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Monday, January 23, 2017

ShopRite's antibiotic-free chicken gets new name, wine-cork recycling and more

ShopRite supermarkets have introduced a new name and label for the fresh antibiotic-free chicken that was sold for many years under the Readington Farms label. Wholesome Pantry Organic Chicken also is being introduced. The label says, "Hatched, raised and harvested in USA."

Wholesome Pantry is part of an initiative to remove artificial ingredients from products sold at ShopRite, the supermarket cooperative says. Click here to see those ingredients.

Although Perdue has introduced its own line of antibiotic-free chicken, the ShopRite at Route 4 and Forest Avenue in Paramus carries only the company's original low-quality poultry, above.

One of the great pleasures of the table is a glass of red wine with dinner. You can recycle corks at Whole Foods Market in the Bergen Town Center, Paramus.
If there is no shortage of corks, why recycle? "It's good for the environment," an employee in Whole Foods' wine and beer department said.
At Whole Foods, pricey wine from the wealthy Monmouth County town of Colts Neck, N.J., above and below.

At the Paramus Whole Foods, I gravitate to the many bottles of red wine for under $10, including Three Wishes Cabernet Sauvignon and Merlot ($2.99 each), above and below.

Costco Wholesale in the Teterboro Landing Shopping Center continues to add organic produce and other organic food. Organic Gala Apples were about $1.64 a pound last Monday.
But Organic Honeycrisp Apples were a pricey $3.36 a pound.
Conventionally grown Honeycrisp Apples were about $2.73 a pound. Unfortunately, Honeycrisp are my favorite apple.
Luigi Vitelli-brand Organic Whole Wheat Spaghetti from ShopRite ($1.50 for a 1-pound package) dressed in a homemade sauce of organic diced tomatoes, anchovies, mushrooms, garlic, chopped black olives, red wine, extra-virgin olive oil, seasonings and dried Italian herbs.
Organic Sweet Potatoes from ShopRite ($3.99 for a 3-pound bag), mashed with extra-virgin olive oil.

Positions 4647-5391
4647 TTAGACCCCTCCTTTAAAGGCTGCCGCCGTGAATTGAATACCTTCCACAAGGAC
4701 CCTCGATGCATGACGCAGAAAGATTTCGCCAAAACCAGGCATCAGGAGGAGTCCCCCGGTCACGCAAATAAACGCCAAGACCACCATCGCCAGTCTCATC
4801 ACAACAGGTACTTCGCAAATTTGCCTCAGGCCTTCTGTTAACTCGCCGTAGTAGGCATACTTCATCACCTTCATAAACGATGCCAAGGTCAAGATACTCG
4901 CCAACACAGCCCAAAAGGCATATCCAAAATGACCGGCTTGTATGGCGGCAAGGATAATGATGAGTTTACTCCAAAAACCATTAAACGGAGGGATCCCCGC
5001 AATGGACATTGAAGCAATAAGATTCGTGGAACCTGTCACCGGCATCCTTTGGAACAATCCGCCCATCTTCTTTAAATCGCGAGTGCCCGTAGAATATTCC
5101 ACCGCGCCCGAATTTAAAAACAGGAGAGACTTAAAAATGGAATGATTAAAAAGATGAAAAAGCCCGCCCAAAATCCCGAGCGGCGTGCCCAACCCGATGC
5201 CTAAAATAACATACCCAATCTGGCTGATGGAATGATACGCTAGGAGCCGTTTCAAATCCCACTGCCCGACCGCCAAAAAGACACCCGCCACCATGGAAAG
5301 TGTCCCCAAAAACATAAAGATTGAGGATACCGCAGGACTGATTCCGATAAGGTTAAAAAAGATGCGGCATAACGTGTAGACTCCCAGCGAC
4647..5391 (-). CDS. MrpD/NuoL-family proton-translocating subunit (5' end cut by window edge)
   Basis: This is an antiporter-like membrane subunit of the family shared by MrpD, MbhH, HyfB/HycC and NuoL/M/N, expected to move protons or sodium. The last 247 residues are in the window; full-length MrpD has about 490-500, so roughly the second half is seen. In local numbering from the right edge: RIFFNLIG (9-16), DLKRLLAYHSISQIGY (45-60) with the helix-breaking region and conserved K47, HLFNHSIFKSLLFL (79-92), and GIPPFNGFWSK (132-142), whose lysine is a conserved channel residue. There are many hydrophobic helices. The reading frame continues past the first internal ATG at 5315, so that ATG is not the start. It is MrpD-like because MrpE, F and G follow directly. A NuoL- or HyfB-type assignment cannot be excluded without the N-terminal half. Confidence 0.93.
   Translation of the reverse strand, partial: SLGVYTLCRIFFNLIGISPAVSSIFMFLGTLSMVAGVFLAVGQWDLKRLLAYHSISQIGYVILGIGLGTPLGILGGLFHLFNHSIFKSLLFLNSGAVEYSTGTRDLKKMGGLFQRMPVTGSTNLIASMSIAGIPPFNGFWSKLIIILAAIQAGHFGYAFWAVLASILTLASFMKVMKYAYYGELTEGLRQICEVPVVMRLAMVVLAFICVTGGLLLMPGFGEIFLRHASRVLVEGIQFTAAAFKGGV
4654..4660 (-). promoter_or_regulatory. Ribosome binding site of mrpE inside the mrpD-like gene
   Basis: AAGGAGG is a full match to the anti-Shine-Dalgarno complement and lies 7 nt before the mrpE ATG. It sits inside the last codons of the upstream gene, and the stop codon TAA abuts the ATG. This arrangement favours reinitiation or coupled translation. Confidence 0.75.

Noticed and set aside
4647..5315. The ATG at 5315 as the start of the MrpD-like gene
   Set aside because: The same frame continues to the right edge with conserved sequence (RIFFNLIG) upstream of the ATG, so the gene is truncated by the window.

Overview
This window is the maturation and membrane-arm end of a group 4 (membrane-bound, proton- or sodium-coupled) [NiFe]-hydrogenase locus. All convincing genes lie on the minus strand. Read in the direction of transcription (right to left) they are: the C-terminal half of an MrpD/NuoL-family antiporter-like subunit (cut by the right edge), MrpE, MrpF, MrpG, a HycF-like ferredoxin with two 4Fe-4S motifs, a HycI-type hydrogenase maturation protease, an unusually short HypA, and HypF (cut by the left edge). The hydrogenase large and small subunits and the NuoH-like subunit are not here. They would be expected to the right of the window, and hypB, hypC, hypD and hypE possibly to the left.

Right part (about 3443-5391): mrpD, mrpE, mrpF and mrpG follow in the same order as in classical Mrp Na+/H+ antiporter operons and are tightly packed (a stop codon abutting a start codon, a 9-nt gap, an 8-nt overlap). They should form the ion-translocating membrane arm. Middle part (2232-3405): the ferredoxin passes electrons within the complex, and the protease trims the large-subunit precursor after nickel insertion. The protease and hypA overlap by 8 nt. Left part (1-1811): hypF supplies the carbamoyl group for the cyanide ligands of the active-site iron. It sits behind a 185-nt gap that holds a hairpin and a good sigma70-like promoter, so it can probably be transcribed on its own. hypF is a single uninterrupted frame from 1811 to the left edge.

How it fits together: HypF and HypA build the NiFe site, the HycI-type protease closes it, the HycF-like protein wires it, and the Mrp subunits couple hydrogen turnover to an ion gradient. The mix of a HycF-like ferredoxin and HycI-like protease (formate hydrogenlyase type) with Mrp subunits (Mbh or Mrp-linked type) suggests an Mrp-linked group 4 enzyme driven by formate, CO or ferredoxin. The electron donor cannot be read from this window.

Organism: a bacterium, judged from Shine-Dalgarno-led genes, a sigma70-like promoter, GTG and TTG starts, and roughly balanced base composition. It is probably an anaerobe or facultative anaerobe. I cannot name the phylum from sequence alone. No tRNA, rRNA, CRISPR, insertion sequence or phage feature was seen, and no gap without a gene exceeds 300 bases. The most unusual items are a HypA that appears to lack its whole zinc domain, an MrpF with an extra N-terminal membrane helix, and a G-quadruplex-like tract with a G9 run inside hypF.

In a covered pot, I boiled the sweet potato sections and peeled garlic cloves for about an hour, then drained them and returned them to the pot.
I added Kirkland Signature Organic Extra-Virgin Olive Oil, plus seasonings I had on hand, many from Costco, including curry powder, cinnamon, black pepper, red-pepper flakes, coriander and granulated garlic, then mashed the potatoes in the pot.

I made a frittata with whole eggs, liquid whites, grated cheese -- 3 cups to 4 cups of liquid in all poured into a preheated 10-inch non-stick pan with olive oil. As the crust set, I added slices of a large organic tomato.
After I removed the frittata from the oven, where it finished cooking under the broiler, I added Costco's Kirkland Signature Basil Pesto and leftover Victoria Vodka Sauce, which is made without cream.

At the H Mart in  Little Ferry, above, workers are renovating the vacant half of the former Valley Fair building at 260 Bergen Turnpike, photos below, even though the Korean supermarket chain hasn't formally announced whether a new store and food court will occupy the space.

Seaweed rolls stuffed with rice, vegetables and a crab substitute, made from pollack, are a great appetizer.

I found five fat Finger Maki from Pinocchio, an outside caterer, in the refrigerated case with other Korean side dishes, opposite the fresh fish department at the Little Ferry H Mart.
Organic Carrots at Costco Wholesale in Teterboro are only about 70 cents a pound, if you buy a 10-pound bag, so to use that many carrots, we've started oven roasting them. We trim the fat end, cut the carrots in half, brush them with olive oil, add a little salt and organic no-salt seasoning, and roast them at 350 degrees for about 40 minutes to an hour.